"With or without religion, you would have good people doing good things and evil people doing evil things. But for good people to do evil things, that takes religion." - Steven Weinberg.
I don't buy textbooks for software unless required for a class... I prefer to spend my book allowance on fiction and learn applications by the trial and error method.
And, of course, the more recent tomes are there because I have to read them to tell the authors how wrong they are.
The only ones I paid for were programing in C+ and SQL. The rest are either from the publisher/author for reviews or to use to give classes on.
The former AutoCAD MAP3D Power User
X1 on that score ...
Reading a book to learn something I find quite useless. The only way I lean is to do, make mistakes and fix them, then figure out if I could've done it better. The only time I ever open a textbook is to lookup stuff, and then 90% of the time it's extremely arb examples which are usually utterly useless or wrong. These days (or rather for the last few years) I prefer using sites like this for my "research" - tend to get much better answers than I've ever found in books.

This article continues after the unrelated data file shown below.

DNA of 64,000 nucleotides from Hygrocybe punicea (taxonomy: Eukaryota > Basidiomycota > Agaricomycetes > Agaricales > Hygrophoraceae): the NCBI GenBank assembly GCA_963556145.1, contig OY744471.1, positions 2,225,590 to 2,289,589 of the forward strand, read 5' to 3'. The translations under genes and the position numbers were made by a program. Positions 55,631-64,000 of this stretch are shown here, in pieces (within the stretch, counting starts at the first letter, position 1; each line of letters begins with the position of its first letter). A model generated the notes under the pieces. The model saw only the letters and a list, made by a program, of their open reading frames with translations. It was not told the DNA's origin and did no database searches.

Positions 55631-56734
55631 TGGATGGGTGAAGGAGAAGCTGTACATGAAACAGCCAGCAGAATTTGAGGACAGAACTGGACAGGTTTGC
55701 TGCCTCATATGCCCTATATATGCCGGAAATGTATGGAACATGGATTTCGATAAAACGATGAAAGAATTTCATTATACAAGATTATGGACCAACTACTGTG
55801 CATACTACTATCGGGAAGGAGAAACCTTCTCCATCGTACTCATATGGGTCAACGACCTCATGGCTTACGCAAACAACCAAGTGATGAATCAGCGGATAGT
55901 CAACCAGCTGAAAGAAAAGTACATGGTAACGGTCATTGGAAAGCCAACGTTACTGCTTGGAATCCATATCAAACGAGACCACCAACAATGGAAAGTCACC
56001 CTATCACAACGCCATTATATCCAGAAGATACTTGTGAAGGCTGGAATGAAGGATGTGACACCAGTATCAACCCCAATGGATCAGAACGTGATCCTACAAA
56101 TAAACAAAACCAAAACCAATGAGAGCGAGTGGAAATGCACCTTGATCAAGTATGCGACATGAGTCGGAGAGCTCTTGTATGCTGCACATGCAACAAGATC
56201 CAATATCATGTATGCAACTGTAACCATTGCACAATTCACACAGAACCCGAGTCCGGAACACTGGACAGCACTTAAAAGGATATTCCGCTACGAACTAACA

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Strangely, our layer standards are made for a special case. We're architects, but usually there's at least 2 different architectural firms on any one project: a concept arch (denoted CA), and architect of record (AR). I can just imagine someone fresh off varsity coming to work for us and thinking: "Those hatches must be for use by only the Arch of Rec."
Knowledge is proportional to experience, but wisdom is inversely proportional to ego!
My little bit of "wisdom": Hind-sight is useless, unless used to improve the next forethought!
You make a good point with the abbreviations, and that's part of the difficulty with any part of CAD Standards management, and moving between firms or collaborating across companies. As you say, finding answers (which can be corroborated publicly) is a great thing about these forums and other online sources rather than a single static reference.